HTTP uses the same definition of the term "character set" as that described for MIME:
Note: This use of the term "character set" is more commonly referred to as a "character encoding." However, since HTTP and MIME share the same registry, it is important that the terminology also be shared.
HTTP character sets are identified by case-insensitive tokens. The complete set of tokens are defined by the IANA Character Set registry . However, because that registry does not define a single, consistent token for each character set, we define here the preferred names for those character sets most likely to be used with HTTP entities. These character sets include those registered by RFC 1521  -- the US-ASCII  and ISO-8859  character sets -- and other names specifically recommended for use within MIME charset parameters.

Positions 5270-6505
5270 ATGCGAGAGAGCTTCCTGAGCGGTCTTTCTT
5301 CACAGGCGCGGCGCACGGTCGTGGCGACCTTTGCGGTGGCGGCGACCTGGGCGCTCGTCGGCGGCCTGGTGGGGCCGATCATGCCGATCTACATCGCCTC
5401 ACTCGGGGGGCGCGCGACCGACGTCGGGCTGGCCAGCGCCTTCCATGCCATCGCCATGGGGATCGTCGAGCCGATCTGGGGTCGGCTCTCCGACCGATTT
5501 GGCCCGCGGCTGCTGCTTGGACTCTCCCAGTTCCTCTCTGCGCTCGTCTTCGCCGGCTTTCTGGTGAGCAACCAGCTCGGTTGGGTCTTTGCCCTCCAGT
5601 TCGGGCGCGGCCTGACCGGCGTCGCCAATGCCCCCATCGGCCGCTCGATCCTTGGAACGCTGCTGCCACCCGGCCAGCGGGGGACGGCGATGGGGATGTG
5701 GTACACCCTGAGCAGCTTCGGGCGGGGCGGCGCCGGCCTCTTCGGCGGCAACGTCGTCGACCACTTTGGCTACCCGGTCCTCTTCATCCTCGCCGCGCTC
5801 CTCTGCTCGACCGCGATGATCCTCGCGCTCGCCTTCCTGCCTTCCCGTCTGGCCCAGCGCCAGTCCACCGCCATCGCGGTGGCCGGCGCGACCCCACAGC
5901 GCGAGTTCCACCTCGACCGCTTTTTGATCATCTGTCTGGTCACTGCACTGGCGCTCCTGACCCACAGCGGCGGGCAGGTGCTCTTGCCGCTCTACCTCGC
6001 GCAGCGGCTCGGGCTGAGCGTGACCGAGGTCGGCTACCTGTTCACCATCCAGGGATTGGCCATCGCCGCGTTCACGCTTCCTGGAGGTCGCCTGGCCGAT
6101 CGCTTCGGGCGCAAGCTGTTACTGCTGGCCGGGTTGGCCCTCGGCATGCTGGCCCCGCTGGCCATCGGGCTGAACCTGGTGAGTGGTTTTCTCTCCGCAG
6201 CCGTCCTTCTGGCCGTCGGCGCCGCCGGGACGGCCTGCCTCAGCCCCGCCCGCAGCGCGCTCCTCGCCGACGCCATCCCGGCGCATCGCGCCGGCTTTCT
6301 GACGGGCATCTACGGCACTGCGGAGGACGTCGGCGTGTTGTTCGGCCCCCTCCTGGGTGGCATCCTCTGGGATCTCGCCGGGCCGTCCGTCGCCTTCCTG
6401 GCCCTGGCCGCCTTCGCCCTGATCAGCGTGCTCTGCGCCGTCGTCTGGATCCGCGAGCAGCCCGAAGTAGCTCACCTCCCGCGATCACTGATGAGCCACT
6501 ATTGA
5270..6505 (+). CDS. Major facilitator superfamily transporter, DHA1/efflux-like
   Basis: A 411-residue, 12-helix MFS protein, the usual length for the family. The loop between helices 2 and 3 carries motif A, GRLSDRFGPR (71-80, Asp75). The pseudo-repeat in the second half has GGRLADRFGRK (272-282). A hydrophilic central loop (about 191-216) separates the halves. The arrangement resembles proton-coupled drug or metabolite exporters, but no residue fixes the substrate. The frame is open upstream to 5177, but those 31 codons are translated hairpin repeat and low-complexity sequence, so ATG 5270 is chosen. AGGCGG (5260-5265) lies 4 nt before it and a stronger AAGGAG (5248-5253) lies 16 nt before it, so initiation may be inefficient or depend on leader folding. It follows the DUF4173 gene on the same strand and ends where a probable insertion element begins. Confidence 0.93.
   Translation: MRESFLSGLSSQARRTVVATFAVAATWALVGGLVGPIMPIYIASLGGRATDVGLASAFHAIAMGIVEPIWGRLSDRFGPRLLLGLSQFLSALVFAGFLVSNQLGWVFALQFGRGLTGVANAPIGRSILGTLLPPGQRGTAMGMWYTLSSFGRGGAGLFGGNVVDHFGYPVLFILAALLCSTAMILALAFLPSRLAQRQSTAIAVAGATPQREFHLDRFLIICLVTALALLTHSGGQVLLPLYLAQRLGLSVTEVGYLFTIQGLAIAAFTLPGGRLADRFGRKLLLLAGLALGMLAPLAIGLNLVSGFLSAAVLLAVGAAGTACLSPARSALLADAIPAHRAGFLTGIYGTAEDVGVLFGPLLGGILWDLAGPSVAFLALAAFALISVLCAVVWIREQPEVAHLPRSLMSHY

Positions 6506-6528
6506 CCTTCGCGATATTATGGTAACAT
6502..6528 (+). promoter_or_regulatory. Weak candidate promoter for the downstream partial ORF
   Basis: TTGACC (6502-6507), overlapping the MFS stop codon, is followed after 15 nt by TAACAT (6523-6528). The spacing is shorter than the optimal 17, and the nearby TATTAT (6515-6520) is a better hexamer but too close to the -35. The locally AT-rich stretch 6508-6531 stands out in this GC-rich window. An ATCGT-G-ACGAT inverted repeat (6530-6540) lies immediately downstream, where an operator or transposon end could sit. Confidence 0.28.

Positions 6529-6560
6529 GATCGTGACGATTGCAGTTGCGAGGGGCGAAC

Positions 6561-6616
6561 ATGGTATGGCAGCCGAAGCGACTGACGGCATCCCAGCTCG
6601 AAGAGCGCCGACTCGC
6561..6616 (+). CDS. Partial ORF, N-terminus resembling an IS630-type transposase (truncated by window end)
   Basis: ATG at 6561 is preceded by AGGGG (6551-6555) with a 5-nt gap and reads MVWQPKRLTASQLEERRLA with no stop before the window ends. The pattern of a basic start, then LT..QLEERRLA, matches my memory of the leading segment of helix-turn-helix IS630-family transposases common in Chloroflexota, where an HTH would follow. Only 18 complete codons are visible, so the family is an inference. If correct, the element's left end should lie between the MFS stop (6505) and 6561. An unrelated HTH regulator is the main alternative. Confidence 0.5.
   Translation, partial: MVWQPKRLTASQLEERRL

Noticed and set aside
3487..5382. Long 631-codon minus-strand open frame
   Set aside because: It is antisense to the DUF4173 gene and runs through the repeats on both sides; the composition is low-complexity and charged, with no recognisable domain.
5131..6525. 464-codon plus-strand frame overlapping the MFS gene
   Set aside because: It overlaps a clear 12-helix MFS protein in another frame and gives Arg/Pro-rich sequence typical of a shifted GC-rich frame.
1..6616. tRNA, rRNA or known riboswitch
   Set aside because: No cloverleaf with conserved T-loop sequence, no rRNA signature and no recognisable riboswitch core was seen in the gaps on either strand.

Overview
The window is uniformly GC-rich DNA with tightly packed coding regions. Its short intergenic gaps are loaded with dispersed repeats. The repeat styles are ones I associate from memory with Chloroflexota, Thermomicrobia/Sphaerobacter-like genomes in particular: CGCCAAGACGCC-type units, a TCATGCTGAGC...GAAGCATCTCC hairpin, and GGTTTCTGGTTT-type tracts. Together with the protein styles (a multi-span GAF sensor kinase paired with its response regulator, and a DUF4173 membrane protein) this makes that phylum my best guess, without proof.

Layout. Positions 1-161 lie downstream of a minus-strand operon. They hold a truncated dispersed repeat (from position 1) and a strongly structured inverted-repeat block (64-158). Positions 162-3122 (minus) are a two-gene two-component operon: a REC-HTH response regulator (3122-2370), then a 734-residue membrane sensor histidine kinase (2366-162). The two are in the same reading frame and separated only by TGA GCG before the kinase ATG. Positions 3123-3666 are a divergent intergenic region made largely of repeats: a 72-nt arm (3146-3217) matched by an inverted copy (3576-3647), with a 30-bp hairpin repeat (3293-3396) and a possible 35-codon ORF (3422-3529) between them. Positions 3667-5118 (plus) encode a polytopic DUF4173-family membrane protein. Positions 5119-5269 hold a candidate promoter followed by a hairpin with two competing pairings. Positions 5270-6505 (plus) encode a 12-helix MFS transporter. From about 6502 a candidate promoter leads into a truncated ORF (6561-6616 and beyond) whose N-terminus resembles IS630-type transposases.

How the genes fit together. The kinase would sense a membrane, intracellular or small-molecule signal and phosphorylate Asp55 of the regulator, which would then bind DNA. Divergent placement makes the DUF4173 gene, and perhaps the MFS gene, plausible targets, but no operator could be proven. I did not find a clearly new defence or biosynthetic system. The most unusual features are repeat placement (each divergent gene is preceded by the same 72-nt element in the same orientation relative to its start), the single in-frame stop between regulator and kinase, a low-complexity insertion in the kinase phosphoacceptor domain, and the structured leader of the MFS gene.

charset = "US-ASCII" | "ISO-8859-1" | "ISO-8859-2" | "ISO-8859-3" | "ISO-8859-4" | "ISO-8859-5" | "ISO-8859-6" | "ISO-8859-7" | "ISO-8859-8" | "ISO-8859-9" | "ISO-2022-JP" | "ISO-2022-JP-2" | "ISO-2022-KR" | "UNICODE-1-1" | "UNICODE-1-1-UTF-7" | "UNICODE-1-1-UTF-8" | token
Although HTTP allows an arbitrary token to be used as a charset value, any token that has a predefined value within the IANA Character Set registry  must represent the character set defined by that registry. Applications should limit their use of character sets to those defined by the IANA registry.
The character set of an entity body should be labelled as the lowest common denominator of the character codes used within that body, with the exception that no label is preferred over the labels US-ASCII or ISO-8859-1.